Most coaches who were entrusted with coaching Malawi national team failed because of many factors but not necessary tactical deficiencies. The team needs a good tactician indeed but there is also need to give it adequate resources for it to tick.
Most times the Flames only play competitive matches, rarely do they take advantage of the Fifa calendar dates for friendlies because of lack of funding. And when they do try to do so, their sparring partners are not such high profile for the team’s coach to properly assess the players’ strengths and weaknesses.
For instance, the Flames usually fail to tame West and North African teams when they meet in competitive matches because we don’t play them regularly in friendlies.
Another factor is that our domestic league is not such highly competitive. The infrastructure is so poor and very few. Teams are forced to play two away games within 24 hours to cut on costs of travel and accommodation.
Our teams cannot afford to participate in Confederation of African Football (Caf) competitions, the Caf Champions League and the Confederation Cup. When they were in the Confederation of East and Central Africa Football Associations (Cecafa), our teams got the proper international competitive edge which filtered itself into the Flames.
Almost all countries play in Caf competitions, some countries feature two teams — one in each of the two tournaments. When we entered into these competitions, usually through Big Bullets and Mighty Wanderers, they failed to reach group stages except for Bullets over a decade ago.
This all because the teams are not adequately sponsored while some are bank rolled by the Malawi Defence Force (MDF). Those who are sponsored sometimes finish their annual funding long before the season ends.
The teams rarely benefit from gate collections because of rampant fraud at the gates. Measures were done to rectify this problem but the system is so deep rooted all efforts failed.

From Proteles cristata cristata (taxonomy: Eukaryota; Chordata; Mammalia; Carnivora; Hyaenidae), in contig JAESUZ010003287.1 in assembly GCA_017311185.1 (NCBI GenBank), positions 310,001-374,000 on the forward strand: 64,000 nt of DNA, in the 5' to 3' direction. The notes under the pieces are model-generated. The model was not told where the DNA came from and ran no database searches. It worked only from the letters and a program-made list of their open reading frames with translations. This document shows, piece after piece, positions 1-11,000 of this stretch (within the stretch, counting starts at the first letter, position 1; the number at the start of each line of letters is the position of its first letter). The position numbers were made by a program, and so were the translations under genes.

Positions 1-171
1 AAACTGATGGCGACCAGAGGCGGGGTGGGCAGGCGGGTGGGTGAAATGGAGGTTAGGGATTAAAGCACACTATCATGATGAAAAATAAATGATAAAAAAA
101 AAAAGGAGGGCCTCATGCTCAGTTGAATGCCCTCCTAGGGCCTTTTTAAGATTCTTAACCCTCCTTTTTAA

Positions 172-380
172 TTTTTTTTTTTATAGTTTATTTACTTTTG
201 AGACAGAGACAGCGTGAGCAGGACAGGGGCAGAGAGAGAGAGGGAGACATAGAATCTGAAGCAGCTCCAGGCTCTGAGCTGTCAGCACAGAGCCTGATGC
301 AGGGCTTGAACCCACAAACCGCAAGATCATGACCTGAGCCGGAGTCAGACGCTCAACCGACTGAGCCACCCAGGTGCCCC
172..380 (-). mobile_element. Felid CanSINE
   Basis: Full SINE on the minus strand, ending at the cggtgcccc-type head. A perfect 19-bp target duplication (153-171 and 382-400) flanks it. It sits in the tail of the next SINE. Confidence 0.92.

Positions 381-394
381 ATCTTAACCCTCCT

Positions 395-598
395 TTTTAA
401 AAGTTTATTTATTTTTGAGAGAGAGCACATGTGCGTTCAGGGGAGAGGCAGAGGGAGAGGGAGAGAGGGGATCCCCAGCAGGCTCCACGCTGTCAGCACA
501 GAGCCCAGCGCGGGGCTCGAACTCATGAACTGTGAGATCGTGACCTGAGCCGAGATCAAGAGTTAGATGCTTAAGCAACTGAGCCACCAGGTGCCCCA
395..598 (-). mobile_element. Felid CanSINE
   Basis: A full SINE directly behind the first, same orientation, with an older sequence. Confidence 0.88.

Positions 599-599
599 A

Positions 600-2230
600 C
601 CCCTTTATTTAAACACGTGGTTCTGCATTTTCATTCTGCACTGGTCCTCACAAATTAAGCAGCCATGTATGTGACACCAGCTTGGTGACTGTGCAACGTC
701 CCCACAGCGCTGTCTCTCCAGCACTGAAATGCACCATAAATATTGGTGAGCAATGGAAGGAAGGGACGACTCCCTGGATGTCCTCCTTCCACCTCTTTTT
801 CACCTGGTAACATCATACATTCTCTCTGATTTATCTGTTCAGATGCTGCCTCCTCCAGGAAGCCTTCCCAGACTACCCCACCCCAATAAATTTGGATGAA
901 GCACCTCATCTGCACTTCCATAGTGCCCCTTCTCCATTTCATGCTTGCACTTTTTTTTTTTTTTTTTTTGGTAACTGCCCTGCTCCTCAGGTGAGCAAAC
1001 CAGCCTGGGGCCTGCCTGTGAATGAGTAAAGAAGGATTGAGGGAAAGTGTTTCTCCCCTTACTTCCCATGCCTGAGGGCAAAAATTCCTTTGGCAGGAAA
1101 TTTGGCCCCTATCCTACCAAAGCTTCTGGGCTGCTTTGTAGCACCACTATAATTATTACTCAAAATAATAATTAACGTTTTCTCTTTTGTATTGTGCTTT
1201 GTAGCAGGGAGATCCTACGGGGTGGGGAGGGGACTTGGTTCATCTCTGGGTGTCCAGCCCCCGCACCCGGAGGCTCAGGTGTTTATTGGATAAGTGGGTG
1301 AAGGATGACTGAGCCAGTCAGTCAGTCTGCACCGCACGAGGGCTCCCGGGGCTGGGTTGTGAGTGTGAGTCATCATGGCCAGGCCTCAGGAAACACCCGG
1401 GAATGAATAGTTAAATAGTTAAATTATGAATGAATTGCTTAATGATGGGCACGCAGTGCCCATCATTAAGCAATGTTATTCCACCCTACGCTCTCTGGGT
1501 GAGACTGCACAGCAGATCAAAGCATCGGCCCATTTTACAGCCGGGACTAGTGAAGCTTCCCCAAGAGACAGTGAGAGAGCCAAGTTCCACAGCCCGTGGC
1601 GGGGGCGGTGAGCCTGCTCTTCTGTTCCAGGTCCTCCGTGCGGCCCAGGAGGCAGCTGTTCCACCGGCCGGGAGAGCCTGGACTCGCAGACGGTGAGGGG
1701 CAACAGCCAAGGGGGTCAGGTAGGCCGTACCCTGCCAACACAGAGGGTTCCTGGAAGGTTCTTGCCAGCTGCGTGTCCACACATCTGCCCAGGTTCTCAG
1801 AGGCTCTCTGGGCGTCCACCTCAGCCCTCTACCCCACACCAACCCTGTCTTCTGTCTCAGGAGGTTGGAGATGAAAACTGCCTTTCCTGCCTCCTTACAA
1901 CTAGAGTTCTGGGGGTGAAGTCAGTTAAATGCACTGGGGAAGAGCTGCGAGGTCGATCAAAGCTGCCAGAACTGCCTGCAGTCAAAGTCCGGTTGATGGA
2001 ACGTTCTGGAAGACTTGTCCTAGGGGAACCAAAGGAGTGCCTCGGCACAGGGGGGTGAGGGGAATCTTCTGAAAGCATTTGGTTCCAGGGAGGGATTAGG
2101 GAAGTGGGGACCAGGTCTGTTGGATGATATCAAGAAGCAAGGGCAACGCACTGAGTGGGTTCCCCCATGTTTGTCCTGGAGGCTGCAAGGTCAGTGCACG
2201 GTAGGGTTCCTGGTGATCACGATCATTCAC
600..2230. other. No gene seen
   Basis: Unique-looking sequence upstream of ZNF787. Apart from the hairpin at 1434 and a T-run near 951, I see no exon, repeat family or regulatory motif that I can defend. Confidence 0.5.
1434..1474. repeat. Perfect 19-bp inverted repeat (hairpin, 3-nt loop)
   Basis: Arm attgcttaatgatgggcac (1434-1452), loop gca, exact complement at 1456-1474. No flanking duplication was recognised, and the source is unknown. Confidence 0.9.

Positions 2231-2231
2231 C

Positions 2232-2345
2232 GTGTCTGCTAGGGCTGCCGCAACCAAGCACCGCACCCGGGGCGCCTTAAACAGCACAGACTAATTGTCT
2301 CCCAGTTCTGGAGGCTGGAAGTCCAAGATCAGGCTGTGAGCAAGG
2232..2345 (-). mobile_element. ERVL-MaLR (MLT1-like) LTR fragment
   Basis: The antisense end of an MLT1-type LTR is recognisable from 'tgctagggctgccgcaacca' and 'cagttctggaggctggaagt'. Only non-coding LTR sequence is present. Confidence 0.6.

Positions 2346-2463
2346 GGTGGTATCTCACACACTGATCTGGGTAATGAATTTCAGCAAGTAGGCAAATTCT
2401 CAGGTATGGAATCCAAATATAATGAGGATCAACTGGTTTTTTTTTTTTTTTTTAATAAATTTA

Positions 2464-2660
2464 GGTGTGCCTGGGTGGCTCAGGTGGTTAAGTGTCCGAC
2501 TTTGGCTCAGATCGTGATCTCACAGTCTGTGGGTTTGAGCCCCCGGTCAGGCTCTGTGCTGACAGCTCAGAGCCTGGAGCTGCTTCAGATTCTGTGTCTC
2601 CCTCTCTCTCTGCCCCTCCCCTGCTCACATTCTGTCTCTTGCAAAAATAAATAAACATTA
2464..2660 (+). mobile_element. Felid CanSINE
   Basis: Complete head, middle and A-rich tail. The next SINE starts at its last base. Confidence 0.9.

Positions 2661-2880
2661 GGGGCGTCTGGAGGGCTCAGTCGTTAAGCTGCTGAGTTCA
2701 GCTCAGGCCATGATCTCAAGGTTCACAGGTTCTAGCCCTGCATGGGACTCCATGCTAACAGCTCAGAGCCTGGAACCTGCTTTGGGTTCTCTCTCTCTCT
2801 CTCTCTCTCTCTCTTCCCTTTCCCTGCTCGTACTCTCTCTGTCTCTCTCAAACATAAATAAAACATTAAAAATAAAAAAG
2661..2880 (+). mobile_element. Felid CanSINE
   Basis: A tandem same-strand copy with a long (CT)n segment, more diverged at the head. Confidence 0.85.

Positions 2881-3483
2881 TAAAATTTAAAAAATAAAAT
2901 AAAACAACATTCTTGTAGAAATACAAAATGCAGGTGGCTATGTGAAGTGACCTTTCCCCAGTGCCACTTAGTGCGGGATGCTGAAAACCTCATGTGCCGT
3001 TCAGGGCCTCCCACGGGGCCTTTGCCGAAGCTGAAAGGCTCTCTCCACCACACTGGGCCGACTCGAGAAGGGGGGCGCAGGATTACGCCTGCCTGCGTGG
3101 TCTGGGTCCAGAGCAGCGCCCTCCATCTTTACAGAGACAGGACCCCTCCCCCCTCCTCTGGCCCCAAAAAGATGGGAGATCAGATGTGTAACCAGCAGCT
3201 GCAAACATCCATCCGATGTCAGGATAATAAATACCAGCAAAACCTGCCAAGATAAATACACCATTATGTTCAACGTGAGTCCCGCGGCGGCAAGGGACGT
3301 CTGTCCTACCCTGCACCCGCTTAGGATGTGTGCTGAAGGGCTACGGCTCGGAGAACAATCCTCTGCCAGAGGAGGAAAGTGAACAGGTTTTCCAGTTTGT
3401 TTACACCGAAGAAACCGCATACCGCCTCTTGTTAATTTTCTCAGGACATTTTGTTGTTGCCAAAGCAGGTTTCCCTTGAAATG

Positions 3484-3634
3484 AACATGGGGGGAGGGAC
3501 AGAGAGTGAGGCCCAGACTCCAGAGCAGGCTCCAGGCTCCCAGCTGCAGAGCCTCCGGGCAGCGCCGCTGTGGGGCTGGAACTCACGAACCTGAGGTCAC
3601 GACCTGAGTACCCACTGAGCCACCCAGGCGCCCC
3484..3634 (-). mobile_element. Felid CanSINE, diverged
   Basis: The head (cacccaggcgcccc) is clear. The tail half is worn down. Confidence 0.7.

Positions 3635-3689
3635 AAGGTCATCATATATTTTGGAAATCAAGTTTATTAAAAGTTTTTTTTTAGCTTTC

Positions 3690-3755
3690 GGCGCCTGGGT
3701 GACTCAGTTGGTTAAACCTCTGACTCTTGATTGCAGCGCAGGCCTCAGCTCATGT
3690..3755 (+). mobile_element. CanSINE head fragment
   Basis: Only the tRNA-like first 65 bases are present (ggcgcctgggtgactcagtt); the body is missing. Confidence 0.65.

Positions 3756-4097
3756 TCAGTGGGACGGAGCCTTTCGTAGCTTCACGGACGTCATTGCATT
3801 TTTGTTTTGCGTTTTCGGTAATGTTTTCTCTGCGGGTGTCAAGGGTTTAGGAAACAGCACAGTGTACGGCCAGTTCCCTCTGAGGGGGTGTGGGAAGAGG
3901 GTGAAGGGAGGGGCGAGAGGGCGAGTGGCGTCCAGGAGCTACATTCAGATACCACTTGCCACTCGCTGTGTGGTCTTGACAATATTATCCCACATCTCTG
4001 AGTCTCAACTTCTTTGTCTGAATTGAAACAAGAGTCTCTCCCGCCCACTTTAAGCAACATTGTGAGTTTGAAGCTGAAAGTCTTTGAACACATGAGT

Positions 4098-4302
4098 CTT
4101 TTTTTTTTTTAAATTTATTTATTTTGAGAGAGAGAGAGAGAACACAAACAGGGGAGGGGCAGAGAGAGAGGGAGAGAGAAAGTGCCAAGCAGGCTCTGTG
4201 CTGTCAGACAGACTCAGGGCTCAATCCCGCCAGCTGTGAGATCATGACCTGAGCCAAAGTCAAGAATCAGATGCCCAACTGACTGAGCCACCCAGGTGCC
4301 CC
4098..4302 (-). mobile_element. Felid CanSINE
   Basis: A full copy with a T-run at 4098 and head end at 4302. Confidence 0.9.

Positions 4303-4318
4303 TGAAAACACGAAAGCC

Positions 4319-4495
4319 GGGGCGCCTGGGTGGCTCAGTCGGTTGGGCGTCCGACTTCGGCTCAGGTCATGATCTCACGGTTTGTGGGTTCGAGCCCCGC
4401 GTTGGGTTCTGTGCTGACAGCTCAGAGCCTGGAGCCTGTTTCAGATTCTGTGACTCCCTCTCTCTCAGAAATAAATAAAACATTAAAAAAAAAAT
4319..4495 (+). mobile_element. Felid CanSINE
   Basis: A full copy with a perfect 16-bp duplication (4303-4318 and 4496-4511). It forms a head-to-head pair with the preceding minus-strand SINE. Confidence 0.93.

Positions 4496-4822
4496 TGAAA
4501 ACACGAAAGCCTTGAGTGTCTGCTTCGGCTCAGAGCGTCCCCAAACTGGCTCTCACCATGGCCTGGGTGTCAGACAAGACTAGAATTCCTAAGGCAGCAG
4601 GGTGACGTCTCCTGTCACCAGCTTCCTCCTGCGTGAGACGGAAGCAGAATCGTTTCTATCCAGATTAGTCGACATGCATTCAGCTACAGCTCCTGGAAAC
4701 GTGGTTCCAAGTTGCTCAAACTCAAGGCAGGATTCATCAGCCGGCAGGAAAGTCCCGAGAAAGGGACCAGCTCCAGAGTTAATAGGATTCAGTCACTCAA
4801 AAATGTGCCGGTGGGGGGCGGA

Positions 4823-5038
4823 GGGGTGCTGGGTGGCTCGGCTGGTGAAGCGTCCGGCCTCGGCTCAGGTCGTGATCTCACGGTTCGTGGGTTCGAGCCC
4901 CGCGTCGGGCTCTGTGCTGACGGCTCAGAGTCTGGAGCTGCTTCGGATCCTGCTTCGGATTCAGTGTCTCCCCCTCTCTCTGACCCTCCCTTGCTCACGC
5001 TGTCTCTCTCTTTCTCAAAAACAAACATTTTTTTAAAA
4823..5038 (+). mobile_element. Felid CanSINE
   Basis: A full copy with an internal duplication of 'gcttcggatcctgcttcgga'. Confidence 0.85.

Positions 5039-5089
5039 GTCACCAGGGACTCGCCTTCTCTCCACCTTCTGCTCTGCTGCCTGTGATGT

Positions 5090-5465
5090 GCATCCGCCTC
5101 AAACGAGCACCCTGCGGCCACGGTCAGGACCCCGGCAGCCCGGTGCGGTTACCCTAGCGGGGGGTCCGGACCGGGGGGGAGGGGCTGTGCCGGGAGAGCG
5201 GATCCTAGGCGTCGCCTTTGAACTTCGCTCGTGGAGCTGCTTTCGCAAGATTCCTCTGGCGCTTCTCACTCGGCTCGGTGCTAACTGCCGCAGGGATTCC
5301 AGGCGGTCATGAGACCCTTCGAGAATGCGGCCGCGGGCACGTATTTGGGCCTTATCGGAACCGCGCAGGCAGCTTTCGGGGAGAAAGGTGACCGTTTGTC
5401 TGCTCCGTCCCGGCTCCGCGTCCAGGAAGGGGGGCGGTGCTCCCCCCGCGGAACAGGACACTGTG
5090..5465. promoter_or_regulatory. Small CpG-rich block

All teams, except Silver Strikers and Civo United, don’t own stadia where they could have gained a lot to help them survive financially.
South Africa and Mozambique are the only countries currently tapping talent from Malawi but after just a while these players’ form dips such that they fail to earn game time at their clubs but they are still recalled for national duties at the expense of the local ones.
The Flames’ coaches are usually forced to call the players even if there are reports that they are not enjoying game time at their clubs.
There is not time to build international exposure to our players because of their inactiveness in Caf competitions. If somehow the government could offer to fund teams that qualify for these tournaments with the hope of being relieved later by willing corporate companies, it would help matters so much.
The teams’ administrators should also be innovative for them to generate extra bucks such as sale of replica jerseys, scarves and other merchandise. The problem is our football fans prefer to wear English Premier League and the Spanish La Liga team jerseys than supporting their own.
Violence and profanity at the venues also played a part in which decent people stopped going to watch local matches, preferring to watch EPL and La Liga matches on TVs at home and at pubs.
Welcome to some of these problems dogging Malawi football Mr. Coach, Ronny Van Geneogden. We do have very talented players and we will really appreciate your pledge to get them good deals in Europe.
They don’t really have to play in the top teams but as long as they are exposed to excellent football management would they become better players. Those that are in South Africa should be closely monitored of their performance and game time. They should be called into camp to please certain quarters but if they are indeed suitable for the coach’s plans.
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